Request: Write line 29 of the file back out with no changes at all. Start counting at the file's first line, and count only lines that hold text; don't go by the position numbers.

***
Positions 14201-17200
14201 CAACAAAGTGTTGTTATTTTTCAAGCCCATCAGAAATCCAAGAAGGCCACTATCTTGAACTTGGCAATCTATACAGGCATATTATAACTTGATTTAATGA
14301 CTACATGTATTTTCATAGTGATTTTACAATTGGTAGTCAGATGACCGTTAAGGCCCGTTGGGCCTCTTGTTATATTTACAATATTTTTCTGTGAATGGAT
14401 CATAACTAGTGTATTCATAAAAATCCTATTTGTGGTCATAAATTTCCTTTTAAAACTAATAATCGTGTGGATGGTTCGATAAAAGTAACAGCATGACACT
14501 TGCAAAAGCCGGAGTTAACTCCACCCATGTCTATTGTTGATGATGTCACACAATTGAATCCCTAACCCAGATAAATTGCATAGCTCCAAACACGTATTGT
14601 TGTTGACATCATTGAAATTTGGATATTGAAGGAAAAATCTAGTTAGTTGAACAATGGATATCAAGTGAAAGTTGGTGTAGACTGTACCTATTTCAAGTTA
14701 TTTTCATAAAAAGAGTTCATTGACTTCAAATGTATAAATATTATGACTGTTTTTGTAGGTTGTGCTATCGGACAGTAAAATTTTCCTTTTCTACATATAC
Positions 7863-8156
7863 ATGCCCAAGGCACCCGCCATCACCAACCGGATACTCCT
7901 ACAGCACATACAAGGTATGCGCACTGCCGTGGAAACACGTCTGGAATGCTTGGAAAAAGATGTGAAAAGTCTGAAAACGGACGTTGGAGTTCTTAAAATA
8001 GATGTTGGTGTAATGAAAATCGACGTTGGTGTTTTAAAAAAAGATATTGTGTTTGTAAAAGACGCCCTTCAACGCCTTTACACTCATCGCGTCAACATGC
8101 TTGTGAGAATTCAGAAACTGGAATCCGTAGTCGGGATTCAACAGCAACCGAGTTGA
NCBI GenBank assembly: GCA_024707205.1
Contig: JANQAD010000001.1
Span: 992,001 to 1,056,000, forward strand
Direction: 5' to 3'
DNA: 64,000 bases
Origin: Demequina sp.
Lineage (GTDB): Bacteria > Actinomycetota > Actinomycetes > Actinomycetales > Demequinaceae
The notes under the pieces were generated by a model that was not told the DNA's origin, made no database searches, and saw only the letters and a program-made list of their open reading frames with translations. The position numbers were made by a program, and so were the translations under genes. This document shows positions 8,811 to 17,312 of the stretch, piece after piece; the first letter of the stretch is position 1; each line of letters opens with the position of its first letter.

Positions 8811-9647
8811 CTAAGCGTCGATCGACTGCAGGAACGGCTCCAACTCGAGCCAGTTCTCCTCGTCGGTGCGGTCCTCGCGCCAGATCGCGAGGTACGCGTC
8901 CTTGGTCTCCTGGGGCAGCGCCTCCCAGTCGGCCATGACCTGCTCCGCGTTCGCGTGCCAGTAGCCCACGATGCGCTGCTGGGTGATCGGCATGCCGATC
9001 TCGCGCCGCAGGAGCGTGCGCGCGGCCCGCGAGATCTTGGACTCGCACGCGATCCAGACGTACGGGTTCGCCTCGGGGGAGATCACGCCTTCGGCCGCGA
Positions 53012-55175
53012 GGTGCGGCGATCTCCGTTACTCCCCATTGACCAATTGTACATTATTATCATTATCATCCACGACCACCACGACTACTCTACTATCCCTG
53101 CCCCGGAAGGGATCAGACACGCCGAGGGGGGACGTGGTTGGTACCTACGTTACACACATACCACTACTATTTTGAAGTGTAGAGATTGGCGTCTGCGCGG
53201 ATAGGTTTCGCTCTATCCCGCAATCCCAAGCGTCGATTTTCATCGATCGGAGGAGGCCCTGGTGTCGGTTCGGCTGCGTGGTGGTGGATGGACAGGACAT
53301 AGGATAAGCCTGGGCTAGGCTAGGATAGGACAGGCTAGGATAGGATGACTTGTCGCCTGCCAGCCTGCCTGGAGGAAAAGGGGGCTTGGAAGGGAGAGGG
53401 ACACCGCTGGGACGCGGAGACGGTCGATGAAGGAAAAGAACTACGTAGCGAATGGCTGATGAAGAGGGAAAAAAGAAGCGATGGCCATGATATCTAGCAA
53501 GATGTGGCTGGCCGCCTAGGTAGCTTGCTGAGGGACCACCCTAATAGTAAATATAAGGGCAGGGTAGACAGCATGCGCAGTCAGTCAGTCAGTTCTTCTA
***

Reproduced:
53301 AGGATAAGCCTGGGCTAGGCTAGGATAGGACAGGCTAGGATAGGATGACTTGTCGCCTGCCAGCCTGCCTGGAGGAAAAGGGGGCTTGGAAGGGAGAGGG